The names of the Russian anti-cult organizations disappeared from the European federation’s website after the invasion of Ukraine. Now they confess they are still part of FECRIS.
by Massimo Introvigne
There is an important question about the European anti-cult federation FECRIS: its relationship with its Russian affiliate organizations, which have slandered Ukraine since at least 2014 and are now enthusiastic supporters of the Russian invasion. They contribute to Russian propaganda by spreading the fake news that the Ukrainian government is allegedly dominated by “cults.”
FECRIS states that it is against the Russian invasion, but this cannot be good enough if it continues to be represented in Russia by some of the most ferocious anti-Ukrainian agitprop peddlers.
Knowing that it had a Russian problem, FECRIS decided to camouflage its website. The Russian organizations that are part of FECRIS, still listed as such on March 31, 2022, disappeared from the list of its member organizations on its Web site in early April. However, it was unclear whether they had been expelled or FECRIS had just made a cosmetic adjustment of its website.
The names of FECRIS board members are filed with the authorities of France, where the organization is registered and headquartered. We checked periodically and the worst Russian anti-cultist, Alexander Dvorkin, continued to be indicated as a board member. CESNUR, the parent organization of Bitter Winter, wrote to FECRIS asking whether the Russian affiliates were still part of the federation and Dvorkin was still a board member, but never got any answer.
Last month, on November 11, 82 Ukrainian academics, including all the leading scholars of religion in the country, wrote to French President Macron asking him to discontinue the financial support France continues to offer to FECRIS, given the fact that the anti-cult federation maintains its relationship with Russian organizations that give an active and important propaganda support to the invasion of Ukraine.
The Ukrainian academics knew that FECRIS would have answered, as it did, that it also has two Ukrainian affiliate organizations. They explained that one is notoriously pro-Russian and the other has been inactive for years, and at any rate neither went on record condemning the anti-Ukrainian propaganda by the Russian branches of FECRIS.
The letter generated an unexpected development, which in a way solved the problem of whether FECRIS just went through the motions of discontinuing its relationships with its Russian affiliates or expelled them.
The Russian FECRIS affiliates are in turn part of a national anti-cult organization called Russian Association of Centers for Religious and Cultic Studies (РАЦИРС / RATsIRS). Its president is Alexander Dvorkin and its deputy president is Archpriest Alexander Novopashin, a fanatical anti-Ukrainian anti-cultist from Novosibirsk. They are also the representatives of the Moscow “Center for Religious Studies in the Name of Hieromartyr Irenaeus of Lyon,” in itself an affiliate organization of FECRIS. The local Novosibirsk anti-cult organization Information and Consultation Center on Cultism at the Cathedral in the name of the Holy Prince Alexander Nevsky, led by Novopashin, is another Russian affiliate of FECRIS.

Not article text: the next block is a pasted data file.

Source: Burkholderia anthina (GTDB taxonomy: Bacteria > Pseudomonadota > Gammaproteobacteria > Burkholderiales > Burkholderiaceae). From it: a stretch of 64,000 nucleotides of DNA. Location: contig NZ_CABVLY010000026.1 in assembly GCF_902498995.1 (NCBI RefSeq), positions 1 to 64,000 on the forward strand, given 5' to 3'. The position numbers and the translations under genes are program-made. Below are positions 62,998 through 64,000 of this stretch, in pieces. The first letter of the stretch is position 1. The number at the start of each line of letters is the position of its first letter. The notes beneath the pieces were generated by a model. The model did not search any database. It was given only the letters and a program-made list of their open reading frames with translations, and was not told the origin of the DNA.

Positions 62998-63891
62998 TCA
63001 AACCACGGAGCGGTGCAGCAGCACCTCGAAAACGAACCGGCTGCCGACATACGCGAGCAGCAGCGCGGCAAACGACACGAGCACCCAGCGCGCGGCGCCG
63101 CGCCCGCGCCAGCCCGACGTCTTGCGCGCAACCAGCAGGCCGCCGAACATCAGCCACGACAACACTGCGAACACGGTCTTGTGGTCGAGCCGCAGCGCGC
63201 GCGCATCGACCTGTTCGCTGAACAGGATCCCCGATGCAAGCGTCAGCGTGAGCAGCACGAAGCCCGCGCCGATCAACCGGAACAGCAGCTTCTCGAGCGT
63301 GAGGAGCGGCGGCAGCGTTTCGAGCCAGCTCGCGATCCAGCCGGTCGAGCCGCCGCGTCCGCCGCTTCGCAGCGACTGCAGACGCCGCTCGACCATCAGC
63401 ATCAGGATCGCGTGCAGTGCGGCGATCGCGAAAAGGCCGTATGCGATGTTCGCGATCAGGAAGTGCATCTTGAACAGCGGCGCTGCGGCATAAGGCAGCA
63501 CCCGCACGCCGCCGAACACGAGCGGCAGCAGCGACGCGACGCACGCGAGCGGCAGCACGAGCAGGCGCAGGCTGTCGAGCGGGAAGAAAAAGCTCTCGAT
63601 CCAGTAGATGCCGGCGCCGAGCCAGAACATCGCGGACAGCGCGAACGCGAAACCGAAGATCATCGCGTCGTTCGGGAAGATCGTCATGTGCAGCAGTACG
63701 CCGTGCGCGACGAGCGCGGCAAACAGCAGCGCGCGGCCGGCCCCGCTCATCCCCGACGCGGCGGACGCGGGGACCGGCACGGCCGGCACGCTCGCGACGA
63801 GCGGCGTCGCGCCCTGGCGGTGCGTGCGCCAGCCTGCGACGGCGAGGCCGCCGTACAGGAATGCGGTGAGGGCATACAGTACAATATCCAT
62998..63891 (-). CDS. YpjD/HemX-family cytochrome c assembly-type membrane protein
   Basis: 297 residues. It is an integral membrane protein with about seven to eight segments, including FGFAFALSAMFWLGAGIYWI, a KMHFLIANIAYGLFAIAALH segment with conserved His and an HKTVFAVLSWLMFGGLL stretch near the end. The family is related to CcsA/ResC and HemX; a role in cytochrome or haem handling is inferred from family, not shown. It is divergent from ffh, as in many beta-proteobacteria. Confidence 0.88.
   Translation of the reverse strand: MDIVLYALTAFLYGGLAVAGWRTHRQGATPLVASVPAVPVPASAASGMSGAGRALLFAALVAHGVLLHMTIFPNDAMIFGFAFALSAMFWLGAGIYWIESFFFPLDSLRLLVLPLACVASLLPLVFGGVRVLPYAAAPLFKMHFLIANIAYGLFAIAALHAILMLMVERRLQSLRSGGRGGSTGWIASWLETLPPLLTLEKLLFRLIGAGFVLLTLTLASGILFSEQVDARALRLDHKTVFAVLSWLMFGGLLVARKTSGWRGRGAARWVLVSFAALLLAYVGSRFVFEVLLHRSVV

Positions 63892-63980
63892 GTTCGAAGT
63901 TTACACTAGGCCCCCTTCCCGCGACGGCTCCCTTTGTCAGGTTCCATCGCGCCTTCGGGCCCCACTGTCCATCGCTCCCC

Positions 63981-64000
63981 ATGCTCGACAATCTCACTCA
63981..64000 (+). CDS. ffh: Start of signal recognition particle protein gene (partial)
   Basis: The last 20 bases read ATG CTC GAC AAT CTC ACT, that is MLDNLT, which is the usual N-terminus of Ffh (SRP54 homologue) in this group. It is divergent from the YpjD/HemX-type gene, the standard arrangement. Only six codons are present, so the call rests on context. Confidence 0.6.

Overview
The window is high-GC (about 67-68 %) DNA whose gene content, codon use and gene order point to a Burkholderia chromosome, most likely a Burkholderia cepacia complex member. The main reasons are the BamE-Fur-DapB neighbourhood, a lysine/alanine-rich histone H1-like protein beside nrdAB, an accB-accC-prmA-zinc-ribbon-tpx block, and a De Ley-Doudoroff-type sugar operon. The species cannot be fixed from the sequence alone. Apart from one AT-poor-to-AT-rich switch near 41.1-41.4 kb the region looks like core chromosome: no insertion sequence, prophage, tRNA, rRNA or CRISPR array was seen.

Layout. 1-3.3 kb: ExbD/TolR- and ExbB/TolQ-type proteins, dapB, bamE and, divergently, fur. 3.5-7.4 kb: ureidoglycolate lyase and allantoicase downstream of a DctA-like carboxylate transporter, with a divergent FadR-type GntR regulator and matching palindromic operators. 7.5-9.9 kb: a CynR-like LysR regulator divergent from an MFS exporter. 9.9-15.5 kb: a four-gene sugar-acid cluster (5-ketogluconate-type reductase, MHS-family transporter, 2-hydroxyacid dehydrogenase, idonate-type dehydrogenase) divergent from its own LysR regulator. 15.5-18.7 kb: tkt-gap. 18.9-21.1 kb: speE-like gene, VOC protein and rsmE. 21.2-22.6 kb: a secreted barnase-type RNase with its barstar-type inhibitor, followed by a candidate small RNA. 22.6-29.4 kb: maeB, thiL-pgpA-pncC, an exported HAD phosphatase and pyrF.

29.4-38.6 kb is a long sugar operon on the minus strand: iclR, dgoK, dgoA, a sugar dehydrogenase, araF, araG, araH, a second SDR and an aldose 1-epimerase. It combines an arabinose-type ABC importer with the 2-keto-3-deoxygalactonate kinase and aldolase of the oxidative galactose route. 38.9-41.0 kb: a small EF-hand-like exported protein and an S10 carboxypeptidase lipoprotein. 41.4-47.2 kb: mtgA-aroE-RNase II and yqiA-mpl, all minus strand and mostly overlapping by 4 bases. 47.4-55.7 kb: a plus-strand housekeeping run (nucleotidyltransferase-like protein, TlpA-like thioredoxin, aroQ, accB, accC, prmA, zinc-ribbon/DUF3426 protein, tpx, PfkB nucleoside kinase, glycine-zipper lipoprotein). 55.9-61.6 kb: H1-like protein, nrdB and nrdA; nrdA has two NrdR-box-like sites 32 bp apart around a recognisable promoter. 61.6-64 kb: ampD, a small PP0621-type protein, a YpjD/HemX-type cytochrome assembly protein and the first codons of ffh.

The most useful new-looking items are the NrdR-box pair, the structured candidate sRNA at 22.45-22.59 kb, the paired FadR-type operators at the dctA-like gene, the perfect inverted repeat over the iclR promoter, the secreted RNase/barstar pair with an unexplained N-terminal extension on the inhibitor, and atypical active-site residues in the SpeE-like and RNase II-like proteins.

Novopashin decided to answer the letter of the Ukrainian scholars to Macron. He had his answer published by 4s-info and then reproduced on his own website. Presumably without knowing most of those who had signed, he gratuitously insulted them by writing that they are “82 Ukrainian cult apologists who call themselves scientists.” Some of those who signed have never written about “cults,” but this is not the most interesting part of Novopashin’s answer.
Novopashin wrote that the Ukrainian “pseudo-scientists” attacked “the European Federation of Centres for Research and Information on Sects and Cults FECRIS, registered in France. Our Information Center at the Cathedral in the name of the Holy Prince Alexander Nevsky is a corresponding member of this organization. But the complaint primarily mentions a well-known Orthodox theologian, my friend, Professor Alexander Leonidovich Dvorkin, and, well, me, your humble servant.
Professor Dvorkin is the President of the Center for Religious Studies in the Name of Hieromartyr Irenaeus of Lyon, representing FECRIS in Russia. And I am the vice president of the Center. The main target of cult apologists and cults, as a leading Russian expert on cults, is Professor Alexander Leonidovich Dvorkin. The letter was sent in the hope that the President of France would influence FECRIS to expel Professor Alexander Dvorkin and myself from the organization.”
As Catholics say of Rome, “Novosibirsk locuta, quaestio soluta”: when Novosibirsk has spoken, the question has been solved. If those Novopashin sees as the villains in the story “hope” that he and Dvorkin would be expelled from FECRIS, it is clear that they have not been expelled yet. In fact, Novopashin confesses that his center in Novosibirsk is still “a corresponding member of the organization,” as it was before the 2022 invasion of Ukraine. Dvorkin’s Center for Religious Studies in the Name of Hieromartyr Irenaeus of Lyon is still “representing FECRIS in Russia.” Nobody has expelled them. Why their names have disappeared from the FECRIS’s website is a question that FECRIS may perhaps answer.
In the meantime, Novopashin clarifies, for the benefit of both the Ukrainian academics and FECRIS, that he and his friends continue to actively “support the special operation in Ukraine.”